In a Yahoo! HotJobs online poll, 62% of respondent recounted to being on the receiving end of a topic that can be more or less described best as taboo. This includes one’s religion, marital status, and ethnic background. Nearly a third of respondents (32%) has never been asked such a question, while 7% of responded said they did not know.
Below are five basic illegal questions we use on an everyday basis to strike a conversation during an interview. Learn, how you should and can avoid them.
Gender or Sex
An employer asking gender-related questions can sometimes look like the company only makes its hiring decision based on the applicant’s gender. This means that asking questions such as “Do you think you can handle managing a team of all women?” or “Are you considering having children?” is unlawful. Questions of such turbulent nature are in violation of the Civil Rights Act. Instead, go with gender-neutral interview questions and try keeping it as much job-related as possible.
Job Interview questions referring to one’s age can imply age discrimination. “We generally hire older and a little more experienced professionals for this kind of position. Do you think you can handle a team of professionals older than you? Most commonly either of this happens. Older, more experienced candidates are passed on for younger, less costly employees, or younger candidates for more experienced candidates. In some states it is unlawful to ask such questions; this is to protect professionals from age related discrimination.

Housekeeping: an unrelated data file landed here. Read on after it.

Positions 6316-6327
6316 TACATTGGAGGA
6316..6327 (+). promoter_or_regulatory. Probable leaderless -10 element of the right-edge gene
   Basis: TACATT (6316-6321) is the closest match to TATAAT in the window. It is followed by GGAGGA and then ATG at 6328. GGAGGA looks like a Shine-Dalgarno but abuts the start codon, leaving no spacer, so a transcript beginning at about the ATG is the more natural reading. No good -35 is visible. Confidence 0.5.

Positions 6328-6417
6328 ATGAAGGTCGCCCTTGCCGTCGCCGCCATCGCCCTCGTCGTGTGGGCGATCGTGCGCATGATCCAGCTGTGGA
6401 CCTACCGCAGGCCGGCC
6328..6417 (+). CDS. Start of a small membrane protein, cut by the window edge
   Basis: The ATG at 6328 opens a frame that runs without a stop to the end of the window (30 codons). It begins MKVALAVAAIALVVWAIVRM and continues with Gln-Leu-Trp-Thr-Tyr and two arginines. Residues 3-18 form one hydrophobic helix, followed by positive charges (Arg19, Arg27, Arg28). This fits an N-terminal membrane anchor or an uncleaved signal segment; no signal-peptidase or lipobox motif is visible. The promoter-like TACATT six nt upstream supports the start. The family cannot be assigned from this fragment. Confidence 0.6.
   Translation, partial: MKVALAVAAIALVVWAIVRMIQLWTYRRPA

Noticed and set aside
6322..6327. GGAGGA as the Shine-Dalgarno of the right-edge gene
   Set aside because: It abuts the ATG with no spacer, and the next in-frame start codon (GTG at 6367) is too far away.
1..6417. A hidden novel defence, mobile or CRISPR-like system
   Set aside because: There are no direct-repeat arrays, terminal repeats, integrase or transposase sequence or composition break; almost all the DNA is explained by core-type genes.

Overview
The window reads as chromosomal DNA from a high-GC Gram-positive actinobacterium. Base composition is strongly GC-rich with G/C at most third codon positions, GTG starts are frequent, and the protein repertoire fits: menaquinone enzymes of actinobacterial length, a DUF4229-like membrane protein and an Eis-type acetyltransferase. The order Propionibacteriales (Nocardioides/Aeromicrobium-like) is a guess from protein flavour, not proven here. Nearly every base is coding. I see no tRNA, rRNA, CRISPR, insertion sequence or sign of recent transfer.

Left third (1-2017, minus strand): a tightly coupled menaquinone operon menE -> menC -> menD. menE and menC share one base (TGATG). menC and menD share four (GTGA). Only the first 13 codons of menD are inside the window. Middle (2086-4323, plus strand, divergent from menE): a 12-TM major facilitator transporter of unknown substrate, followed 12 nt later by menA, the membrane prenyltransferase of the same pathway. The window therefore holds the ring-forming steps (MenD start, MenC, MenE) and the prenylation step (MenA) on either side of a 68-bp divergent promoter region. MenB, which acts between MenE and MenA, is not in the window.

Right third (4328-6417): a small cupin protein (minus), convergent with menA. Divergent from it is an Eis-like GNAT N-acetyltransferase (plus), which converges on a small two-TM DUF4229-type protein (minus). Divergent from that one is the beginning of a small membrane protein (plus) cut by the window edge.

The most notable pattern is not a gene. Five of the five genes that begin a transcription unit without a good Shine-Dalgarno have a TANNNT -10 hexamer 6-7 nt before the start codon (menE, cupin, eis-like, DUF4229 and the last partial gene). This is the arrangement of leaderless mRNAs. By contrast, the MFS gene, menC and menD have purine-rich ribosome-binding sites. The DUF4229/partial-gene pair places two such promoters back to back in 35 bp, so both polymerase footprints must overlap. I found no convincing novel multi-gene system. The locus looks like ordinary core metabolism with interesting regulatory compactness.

Country of Origin or Citizenship
Employers should not ask questions that refer to an applicant’s citizenship, nationality or racial or ethnic background is illegal. You might ask something out of mild curiosity or as a means of conversation starters such as “How long have you lived here?” or “Which country are you from?” although it is unlawful to ask such questions. With U.S. firms getting in big trouble nowadays for hiring people who are legally not entitled to work in the country, it is second nature for companies to determine legal authority of candidates to work. Try phrasing them this way “Are you legally authorized to work in the United States?”
An employer asking questions such as “Are you married” or “Are you in a relationship” are off limits. Likewise, asking questions related to one’s sexual orientation, living arrangement, or questions referring to one’s domestic partnerships are also unlawful. Again, such questions are in violation of the Civil Rights Act, which protects the rights of the applicants from marital status and sexual orientation.
Questions of delicate nature, such as “Do you have any disabilities?” or “Have you suffered from any disabilities” are illegal and in violation of the Disabilities Act, which protects a candidate or employee owing to certain disabilities. Try phrasing it in a much lighter way, such as “Will you be able to perform duties of the position with or without reasonable accommodation?” if you want to find out an applicant’s physical or mental capabilities to perform the job efficiently.